Salutations! I am starting a new series on the blog called “Economics for Advocates,” and focusing on explaining economic concepts that might be useful to you in your advocacy work. You may have questions. Specifically you may be wondering why you would even want to think like an economist. (if you have other questions, please leave them in the comment section). I don’t think you need to think like an economist, but given the role that economics has come to play in public policy making, it might be useful for you to be able to speak the language when talking to policy makers. To that end, this blog series will be written in informal and easy to understand language, with any necessary economics jargon fully explained. There will even be some jokes (the quality of the jokes is not covered under the general quality guarantee). There will also be a lot of graphs, because economists love graphs, and so to understand what they’re thinking, we’re going to need the help of some visual aids.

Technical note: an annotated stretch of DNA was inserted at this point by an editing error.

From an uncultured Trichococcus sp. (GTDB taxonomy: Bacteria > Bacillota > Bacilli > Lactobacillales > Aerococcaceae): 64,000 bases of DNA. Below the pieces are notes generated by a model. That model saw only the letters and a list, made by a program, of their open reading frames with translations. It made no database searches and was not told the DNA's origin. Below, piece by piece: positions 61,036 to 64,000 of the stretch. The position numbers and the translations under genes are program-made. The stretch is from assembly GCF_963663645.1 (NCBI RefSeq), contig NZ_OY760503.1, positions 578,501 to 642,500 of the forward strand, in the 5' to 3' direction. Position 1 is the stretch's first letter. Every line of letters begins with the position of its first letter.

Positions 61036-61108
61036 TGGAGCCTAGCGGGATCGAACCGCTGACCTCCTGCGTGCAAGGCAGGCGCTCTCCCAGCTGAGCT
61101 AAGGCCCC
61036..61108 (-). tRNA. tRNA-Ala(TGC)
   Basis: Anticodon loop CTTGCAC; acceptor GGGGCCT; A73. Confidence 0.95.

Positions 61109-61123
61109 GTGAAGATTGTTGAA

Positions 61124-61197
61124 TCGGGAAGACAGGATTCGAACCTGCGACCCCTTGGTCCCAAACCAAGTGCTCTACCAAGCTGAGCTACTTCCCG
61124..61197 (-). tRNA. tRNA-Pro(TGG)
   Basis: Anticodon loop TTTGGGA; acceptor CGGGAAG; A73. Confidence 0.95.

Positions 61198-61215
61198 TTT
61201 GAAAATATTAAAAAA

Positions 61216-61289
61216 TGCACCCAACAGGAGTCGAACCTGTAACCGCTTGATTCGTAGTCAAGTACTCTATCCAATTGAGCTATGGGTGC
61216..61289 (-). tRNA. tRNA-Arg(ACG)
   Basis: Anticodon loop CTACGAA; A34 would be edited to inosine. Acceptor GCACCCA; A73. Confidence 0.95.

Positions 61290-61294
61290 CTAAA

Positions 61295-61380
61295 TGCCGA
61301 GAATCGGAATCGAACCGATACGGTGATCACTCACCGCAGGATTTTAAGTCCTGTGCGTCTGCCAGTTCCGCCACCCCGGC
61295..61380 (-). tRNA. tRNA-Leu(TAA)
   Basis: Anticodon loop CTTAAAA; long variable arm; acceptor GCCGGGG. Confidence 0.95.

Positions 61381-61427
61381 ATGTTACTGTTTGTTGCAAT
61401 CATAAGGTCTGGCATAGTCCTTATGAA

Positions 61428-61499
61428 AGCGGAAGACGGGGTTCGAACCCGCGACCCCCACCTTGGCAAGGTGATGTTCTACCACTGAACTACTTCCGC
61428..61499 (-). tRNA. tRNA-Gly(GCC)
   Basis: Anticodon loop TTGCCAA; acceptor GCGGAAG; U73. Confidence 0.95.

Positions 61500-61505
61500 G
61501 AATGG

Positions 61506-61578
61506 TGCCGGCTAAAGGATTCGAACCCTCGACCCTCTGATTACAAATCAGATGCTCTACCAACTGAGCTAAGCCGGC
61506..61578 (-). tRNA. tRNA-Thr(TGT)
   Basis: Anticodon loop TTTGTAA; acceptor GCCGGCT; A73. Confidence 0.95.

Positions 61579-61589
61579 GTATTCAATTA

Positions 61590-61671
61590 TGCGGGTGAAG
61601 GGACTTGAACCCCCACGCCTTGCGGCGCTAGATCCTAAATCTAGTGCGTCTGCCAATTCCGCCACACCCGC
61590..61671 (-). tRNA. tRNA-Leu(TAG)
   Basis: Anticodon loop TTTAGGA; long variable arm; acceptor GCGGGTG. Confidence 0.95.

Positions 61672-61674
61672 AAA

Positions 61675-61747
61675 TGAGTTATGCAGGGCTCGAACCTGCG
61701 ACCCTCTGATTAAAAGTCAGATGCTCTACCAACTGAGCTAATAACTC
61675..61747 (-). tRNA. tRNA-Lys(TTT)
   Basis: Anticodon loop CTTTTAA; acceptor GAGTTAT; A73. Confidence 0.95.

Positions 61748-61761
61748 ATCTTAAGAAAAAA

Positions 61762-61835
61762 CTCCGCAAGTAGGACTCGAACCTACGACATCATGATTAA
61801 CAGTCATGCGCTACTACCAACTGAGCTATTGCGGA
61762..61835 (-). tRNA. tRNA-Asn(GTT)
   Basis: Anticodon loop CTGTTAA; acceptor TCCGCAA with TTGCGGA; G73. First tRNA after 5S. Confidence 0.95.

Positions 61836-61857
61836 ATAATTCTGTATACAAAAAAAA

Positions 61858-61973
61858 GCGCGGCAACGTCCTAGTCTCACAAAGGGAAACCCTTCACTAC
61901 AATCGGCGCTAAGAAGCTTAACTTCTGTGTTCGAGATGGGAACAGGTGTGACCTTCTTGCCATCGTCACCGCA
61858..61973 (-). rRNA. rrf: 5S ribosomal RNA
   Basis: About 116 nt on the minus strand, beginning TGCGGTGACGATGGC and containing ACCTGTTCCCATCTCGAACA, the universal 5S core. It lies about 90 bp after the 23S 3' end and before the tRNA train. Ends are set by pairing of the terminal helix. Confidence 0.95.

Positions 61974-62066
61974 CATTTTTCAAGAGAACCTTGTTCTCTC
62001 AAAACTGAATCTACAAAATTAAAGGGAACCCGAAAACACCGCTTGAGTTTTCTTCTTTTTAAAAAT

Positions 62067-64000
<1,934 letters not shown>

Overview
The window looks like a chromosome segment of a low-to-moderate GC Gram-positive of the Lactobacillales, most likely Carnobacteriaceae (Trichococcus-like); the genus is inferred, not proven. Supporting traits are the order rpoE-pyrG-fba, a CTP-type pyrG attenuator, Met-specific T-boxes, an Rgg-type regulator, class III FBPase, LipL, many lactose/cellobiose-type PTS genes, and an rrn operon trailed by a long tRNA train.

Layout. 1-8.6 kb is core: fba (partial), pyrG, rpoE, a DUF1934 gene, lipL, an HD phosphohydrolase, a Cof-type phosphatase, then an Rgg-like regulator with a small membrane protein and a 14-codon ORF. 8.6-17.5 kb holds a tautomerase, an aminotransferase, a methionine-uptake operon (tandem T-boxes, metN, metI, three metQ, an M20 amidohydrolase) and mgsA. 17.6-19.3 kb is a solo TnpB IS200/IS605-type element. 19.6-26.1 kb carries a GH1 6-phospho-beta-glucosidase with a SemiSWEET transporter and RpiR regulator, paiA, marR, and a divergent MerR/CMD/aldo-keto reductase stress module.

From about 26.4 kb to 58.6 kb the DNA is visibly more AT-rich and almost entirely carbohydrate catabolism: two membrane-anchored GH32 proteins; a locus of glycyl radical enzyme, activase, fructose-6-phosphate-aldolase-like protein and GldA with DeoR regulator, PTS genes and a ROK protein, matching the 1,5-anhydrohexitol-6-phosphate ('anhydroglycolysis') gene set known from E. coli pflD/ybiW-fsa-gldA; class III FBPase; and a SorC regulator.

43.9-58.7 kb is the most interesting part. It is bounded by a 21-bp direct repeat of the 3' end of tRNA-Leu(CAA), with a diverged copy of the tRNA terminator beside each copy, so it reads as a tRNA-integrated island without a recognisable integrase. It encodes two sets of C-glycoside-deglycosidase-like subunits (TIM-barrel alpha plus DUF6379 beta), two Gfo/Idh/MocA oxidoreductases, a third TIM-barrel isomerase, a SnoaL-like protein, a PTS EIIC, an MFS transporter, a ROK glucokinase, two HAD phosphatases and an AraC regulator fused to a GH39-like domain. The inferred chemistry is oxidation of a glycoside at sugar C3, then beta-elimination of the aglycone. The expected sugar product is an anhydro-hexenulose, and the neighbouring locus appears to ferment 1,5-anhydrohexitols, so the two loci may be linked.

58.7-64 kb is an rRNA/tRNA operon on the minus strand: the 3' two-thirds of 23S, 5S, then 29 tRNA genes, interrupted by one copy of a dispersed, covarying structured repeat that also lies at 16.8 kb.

The one thing economists love more than graphs is arguing. As the saying goes, if you laid all the economists in the world end to end, they still wouldn’t reach a conclusion. (I warned you about the bad jokes). While economists disagree on almost every conclusion, they still all share a way of thinking about the world. That way of thinking is what makes them economists. I’ll make sure to note when economists have major disagreements on an issues we’re presenting in this blog.
With all that in mind, we want to know what you’d like to learn about? What’s always puzzled you about economics? What issue or issues would you like to know more about for your advocacy work (or just for your own personal enrichment)? Economics covers a lot of ground, and while there are some basics that I’ll be sure to cover in the blog, I also want to know what your interests are, so that this series can be as useful as possible. If you leave topics you’d like to read about in the comments section, I’ll make sure to cover them.